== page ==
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11 February 2011 Nonlinear microscopy and infrared and Raman microspectroscopy for brain tumor analysis
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Scope of the neurosurgical management of brain tumors is to remove pathological tissue, preserve normal tissue and brain functions, and collect material for neuropathological diagnosis. A prerequisite is to recognize the tumor margins as precise as possible. Scope of neuropathology is to determine the type and grade of the tumor that is an important indicator for the treatment and prognosis of the patient. In this contribution we present vibrational spectroscopic approaches to complement existing neurosurgical and neuropathological tools. First, Fourier transform infrared (FTIR) imaging is applied to obtain molecular contrast from dried, thin tissue sections. Second, Raman spectroscopic images were collected from the same specimens. Finally, coherent anti-Stokes Raman scattering (CARS) microscopic images were obtained. To demonstrate the complementary nature of the techniques results from a brain metastasis of a lung cancer are discussed. Whereas CARS images could be collected within seconds, exposure times were minutes for FTIR images and hours for Raman images. However, the CARS microscope just probed a single band near 2850 cm-1. FTIR and Raman system probed the full spectral range involving the fingerprint region below 1800 cm-1 and the stretch vibrations between 2800 and 3600 cm-1. Morphological features were resolved in the images such as solid tumor, tumor islets, necrosis and cell nuclei.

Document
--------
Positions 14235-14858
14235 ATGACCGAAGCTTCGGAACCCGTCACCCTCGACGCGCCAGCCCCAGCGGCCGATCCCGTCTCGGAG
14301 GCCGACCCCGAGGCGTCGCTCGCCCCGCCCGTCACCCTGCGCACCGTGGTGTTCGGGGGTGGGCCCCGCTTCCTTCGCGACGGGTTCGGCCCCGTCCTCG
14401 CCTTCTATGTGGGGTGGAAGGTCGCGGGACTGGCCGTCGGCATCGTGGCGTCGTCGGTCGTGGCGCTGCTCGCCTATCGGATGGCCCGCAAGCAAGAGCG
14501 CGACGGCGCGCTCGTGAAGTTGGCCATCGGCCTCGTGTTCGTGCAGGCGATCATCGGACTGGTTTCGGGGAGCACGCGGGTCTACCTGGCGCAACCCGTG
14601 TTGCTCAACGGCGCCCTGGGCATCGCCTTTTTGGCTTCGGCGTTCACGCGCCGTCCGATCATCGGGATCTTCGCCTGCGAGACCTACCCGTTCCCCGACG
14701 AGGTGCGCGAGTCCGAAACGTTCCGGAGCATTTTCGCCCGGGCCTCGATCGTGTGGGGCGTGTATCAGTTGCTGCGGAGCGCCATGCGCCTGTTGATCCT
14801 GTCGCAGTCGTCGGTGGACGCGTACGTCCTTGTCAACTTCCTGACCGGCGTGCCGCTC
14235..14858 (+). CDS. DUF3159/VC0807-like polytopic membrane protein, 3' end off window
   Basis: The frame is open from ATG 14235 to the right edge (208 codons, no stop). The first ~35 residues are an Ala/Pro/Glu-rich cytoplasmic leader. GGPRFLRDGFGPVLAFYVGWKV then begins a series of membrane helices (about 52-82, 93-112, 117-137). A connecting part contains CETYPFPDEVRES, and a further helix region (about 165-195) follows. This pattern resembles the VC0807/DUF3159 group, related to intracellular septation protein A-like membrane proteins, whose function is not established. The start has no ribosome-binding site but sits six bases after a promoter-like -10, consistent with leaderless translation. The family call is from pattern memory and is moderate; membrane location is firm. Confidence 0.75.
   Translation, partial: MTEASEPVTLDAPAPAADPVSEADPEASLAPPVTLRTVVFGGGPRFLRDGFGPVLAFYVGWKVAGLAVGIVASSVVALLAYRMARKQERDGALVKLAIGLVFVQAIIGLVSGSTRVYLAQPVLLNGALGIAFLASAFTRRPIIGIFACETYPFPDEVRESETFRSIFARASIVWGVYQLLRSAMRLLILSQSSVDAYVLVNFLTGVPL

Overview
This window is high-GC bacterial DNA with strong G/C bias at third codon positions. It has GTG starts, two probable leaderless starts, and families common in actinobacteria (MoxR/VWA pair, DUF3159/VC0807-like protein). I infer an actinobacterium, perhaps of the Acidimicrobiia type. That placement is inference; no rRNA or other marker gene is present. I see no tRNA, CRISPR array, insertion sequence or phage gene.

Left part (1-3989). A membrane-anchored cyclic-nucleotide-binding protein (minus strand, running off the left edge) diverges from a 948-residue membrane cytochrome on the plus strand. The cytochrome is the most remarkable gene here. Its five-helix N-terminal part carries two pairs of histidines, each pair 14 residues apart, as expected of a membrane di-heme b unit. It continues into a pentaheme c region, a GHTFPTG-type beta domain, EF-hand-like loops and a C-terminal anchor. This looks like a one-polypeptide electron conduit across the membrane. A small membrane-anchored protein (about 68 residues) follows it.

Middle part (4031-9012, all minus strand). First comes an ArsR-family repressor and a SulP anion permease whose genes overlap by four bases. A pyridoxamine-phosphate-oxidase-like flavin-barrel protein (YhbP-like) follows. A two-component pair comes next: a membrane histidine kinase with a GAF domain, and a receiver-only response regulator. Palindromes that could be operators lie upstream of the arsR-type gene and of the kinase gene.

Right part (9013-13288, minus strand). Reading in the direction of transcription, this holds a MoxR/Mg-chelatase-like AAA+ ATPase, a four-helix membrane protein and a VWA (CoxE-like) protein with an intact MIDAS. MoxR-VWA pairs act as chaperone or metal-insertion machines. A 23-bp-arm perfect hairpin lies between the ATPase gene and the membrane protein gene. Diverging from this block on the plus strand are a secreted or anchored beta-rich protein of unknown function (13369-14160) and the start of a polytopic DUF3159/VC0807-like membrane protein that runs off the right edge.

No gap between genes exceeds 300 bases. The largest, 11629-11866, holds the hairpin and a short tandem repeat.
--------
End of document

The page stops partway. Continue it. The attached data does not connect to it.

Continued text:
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Christoph Krafft, Benjamin Dietzek, Tobias Meyer, Norbert Bergner, Bernd F. M. Romeike, Rupert Reichart, Rolf Kalff, and Jürgen Popp "Nonlinear microscopy and infrared and Raman microspectroscopy for brain tumor analysis", Proc. SPIE 7903, Multiphoton Microscopy in the Biomedical Sciences XI, 790319 (11 February 2011);

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